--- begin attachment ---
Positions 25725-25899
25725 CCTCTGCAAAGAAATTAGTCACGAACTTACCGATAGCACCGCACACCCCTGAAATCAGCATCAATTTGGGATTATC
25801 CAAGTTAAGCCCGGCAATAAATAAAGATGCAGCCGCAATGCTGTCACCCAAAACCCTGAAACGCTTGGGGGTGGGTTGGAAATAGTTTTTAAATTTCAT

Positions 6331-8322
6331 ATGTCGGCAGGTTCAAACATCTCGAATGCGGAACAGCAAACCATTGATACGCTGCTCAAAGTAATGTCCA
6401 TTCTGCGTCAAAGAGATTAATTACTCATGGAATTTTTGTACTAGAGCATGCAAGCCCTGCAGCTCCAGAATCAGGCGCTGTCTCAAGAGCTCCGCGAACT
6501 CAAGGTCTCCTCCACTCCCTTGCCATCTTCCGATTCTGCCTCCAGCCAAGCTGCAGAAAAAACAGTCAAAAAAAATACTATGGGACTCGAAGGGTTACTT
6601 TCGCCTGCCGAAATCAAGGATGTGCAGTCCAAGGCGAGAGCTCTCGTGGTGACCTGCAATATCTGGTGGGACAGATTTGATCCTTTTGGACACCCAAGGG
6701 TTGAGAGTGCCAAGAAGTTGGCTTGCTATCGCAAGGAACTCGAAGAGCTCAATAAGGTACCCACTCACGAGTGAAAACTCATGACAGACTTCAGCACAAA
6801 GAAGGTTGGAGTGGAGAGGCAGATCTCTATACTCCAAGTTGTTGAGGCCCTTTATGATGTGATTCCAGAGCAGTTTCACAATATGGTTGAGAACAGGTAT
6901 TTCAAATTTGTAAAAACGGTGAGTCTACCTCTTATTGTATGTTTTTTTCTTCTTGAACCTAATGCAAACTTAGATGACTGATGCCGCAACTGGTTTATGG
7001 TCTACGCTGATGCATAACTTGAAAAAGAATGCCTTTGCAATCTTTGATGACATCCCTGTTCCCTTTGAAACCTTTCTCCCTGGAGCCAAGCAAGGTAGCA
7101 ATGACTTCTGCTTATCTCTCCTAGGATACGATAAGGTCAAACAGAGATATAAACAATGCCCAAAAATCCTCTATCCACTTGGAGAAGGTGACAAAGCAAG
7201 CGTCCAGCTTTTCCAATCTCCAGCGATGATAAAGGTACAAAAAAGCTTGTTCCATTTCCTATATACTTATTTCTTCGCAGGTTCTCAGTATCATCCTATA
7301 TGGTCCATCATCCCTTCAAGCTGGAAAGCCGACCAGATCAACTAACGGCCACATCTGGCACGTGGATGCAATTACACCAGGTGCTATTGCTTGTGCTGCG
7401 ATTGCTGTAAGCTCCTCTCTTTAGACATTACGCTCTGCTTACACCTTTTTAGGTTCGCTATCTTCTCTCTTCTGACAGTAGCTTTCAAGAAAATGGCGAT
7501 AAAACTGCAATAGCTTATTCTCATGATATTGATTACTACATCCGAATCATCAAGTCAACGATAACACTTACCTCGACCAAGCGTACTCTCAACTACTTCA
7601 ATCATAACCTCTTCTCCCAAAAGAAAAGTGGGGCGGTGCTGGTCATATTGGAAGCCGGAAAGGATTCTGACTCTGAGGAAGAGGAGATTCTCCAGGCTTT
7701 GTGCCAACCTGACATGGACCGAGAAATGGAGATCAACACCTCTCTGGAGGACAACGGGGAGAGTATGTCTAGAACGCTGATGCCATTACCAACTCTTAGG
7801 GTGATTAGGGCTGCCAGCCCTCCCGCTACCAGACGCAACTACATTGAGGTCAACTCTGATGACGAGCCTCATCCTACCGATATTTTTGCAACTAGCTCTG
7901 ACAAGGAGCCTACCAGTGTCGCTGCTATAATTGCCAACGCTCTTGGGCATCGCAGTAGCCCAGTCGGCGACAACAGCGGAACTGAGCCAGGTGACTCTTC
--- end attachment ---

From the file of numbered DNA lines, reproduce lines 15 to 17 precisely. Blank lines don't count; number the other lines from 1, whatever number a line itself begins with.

7301 TGGTCCATCATCCCTTCAAGCTGGAAAGCCGACCAGATCAACTAACGGCCACATCTGGCACGTGGATGCAATTACACCAGGTGCTATTGCTTGTGCTGCG
7401 ATTGCTGTAAGCTCCTCTCTTTAGACATTACGCTCTGCTTACACCTTTTTAGGTTCGCTATCTTCTCTCTTCTGACAGTAGCTTTCAAGAAAATGGCGAT
7501 AAAACTGCAATAGCTTATTCTCATGATATTGATTACTACATCCGAATCATCAAGTCAACGATAACACTTACCTCGACCAAGCGTACTCTCAACTACTTCA